I could have made almost £6,000 instead of writing a dissertation which hasn’t been marked

I worked out the cost of my time lost to my dissertation due to the marking boycott

After nearly 600 hours of planning, research, and writing, I worked out that I could have earned almost £6,000 instead.

The dissertation is often framed as the pinnacle work of a University degree, which can provide a springboard to further work either as a postgraduate or even in a career after uni.

However, as a fourth year student in this position myself, it is hard to even quantify the impact this boycott has had on the final stages of my degree. Having handed my dissertation in months ago, there is a very real chance the 12,000 word project will go unmarked.

Despite our final classifications being released on June 13th, I have still not received a grade for my dissertation, and there remains a chance I never will.

The marking boycott began on April 20th

The emotional toll of writing a dissertation means it is difficult for students to place a monetary value on such a feat. This is an incredibly time-consuming project. I’ve worked out that over the past year, I’ve spent over 567 hours writing my dissertation, which works out to around seven hours a day over a three month period.

The Student Room recommends that in order to achieve a good grade in a dissertation you should spend at least six to eight hours a day working on it. Whilst this may vary from student-to-student, in my experience I would suggest this is pretty accurate for the amount of time it takes to write a 12,000 word dissertation. This is a staggering amount of time to essentially go to waste in the event dissertations will go unmarked.

At a minimum wage job at £10.18 an hour I could have made £5772.06 in the time it took to write my 12,000 word English Literature dissertation. This is without taking into account travel and research costs that go into such a project.

For the most part, for the students, this situation isn’t all about money. It is about the time taken to conceptualise such a project, the hours sat in the library, the events we missed out on in favour of writing, and the accomplishment felt in our ability to complete such a mammoth project.

In the knowledge that there remains a possibility that nobody will even look at these words, let alone mark them, this sense of pride very quickly turns sour. To see that the alternative might result in us being almost six grand richer leaves an even more bitter taste in my mouth. A project worth that much emotionally and economically surely deserves to be fought for.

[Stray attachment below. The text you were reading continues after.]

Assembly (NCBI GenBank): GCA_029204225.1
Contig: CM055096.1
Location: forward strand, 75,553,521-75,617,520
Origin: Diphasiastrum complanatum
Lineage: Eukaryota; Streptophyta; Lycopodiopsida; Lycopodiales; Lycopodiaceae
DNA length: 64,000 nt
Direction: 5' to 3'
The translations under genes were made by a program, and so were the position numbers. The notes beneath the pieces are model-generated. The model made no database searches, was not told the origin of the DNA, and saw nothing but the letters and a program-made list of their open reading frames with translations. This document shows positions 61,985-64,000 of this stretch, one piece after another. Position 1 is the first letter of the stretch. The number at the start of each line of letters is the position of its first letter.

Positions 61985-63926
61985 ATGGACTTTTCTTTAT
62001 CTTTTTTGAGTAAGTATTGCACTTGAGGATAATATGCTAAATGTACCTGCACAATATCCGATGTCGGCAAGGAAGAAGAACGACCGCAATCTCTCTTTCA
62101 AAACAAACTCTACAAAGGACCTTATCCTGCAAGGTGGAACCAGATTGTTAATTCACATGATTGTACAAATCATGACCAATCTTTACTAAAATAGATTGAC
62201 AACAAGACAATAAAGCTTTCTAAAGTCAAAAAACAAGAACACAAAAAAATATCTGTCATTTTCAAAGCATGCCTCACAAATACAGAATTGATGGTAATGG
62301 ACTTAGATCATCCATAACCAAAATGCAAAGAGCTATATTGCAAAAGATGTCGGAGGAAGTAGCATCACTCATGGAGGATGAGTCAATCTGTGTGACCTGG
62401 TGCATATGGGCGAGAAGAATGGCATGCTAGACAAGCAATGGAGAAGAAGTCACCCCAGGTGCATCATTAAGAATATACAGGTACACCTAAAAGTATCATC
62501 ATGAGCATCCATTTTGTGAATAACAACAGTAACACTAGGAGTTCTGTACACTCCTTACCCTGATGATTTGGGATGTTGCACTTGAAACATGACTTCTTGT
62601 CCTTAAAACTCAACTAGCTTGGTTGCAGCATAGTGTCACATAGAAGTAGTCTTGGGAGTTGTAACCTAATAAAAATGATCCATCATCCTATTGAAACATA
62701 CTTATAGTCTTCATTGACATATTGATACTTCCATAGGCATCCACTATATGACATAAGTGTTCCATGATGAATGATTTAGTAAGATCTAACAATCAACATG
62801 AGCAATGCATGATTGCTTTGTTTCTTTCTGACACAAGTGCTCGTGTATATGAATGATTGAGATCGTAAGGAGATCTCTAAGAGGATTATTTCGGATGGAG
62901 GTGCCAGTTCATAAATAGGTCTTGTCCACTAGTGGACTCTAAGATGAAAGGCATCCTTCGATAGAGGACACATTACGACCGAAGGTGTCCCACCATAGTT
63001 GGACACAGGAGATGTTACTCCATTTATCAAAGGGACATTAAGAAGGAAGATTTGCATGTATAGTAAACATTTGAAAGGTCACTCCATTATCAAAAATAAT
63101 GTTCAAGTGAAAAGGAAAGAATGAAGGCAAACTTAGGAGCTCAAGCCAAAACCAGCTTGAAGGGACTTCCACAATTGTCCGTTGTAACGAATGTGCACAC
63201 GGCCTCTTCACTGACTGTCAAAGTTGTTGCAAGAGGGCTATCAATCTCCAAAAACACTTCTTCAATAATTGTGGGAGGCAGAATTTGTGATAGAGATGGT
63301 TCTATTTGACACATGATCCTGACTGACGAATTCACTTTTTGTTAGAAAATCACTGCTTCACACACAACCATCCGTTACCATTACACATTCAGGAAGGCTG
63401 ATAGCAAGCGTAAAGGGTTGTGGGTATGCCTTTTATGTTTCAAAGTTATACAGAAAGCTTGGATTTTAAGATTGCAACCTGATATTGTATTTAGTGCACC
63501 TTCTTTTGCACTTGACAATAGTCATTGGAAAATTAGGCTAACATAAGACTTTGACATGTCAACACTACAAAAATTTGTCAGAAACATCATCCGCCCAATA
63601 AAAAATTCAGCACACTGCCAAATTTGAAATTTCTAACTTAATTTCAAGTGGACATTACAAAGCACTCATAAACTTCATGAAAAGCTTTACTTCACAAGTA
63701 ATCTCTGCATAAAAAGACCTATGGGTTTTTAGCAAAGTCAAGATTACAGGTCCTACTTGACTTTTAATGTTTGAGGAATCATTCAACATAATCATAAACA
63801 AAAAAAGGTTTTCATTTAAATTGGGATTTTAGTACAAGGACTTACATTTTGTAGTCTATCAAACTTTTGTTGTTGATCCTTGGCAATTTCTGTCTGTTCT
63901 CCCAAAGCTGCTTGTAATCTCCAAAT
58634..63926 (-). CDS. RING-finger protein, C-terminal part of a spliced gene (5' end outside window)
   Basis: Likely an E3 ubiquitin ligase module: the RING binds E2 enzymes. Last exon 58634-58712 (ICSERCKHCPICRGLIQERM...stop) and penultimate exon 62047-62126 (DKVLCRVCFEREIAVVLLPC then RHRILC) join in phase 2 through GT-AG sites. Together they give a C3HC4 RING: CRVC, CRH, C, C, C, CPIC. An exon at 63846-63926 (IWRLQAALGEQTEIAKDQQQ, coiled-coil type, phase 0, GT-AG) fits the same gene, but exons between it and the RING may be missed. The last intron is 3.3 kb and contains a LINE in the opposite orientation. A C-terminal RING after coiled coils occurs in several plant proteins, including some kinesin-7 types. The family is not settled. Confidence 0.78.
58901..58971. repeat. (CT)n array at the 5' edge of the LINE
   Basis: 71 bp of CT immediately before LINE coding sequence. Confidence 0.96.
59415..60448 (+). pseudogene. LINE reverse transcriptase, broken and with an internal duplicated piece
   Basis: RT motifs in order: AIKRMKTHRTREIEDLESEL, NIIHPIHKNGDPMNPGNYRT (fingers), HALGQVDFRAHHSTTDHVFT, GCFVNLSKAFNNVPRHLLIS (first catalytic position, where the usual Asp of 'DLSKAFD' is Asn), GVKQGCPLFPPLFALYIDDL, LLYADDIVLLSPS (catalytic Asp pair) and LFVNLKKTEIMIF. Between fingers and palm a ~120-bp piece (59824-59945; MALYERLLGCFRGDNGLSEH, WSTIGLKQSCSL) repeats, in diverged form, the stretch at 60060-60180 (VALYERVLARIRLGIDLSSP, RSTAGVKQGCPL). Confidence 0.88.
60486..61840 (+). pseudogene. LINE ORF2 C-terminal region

It is equally important to also note the financial and emotional toll this boycott is sure to have had on striking staff members, who often form close working relationships with students they supervise during the dissertation process. There is a feeling amongst students that it is not these staff members who have let us down, but the institution itself which has failed both parties.

Prior to the start of the marking boycott, the Vice Principal of Glasgow Uni, Martin Hendry, promised to minimise the impact of the boycott on students. In a student-wide email, he suggested: “The University is again taking all reasonable steps to ensure we meet our duty to students and that your learning experience is not impacted.”

The reality is, students have been incredibly impacted by the boycott. To think in the time taken to write my dissertation I could have made enough money at my bartending job to pay my rent for the whole university year and still have a grand left over only drives home the importance of such a project.

My belief is, if the university genuinely cared about the welfare of both staff and students, they never would have let it get to this stage in the first place. Graduating students have already had to uniquely navigate university during a pandemic, housing crisis, and cost of living crisis. We students should never have had to experience the emotional torture of becoming bargaining tools in a debate we can do virtually nothing to help resolve ourselves.

As we continue to anxiously await our grades, my peers and I are unable to enjoy the final stages of our degrees. Instead, we are left deflated and uncertain of our futures. As I have failed to receive my grade thus far, my classmates and I will be crossing the stage at graduation on June 27th with work unmarked, and still unsure of our final grades.  To allow staff members their demands and release our grades would be the only positive conclusion to this situation.

As a final year student, I feel deeply betrayed by the university’s lack of action. As graduation approaches, I hope Glasgow University will finally stop and listen to the cries of their affected staff and students.

Related stories recommended by this author: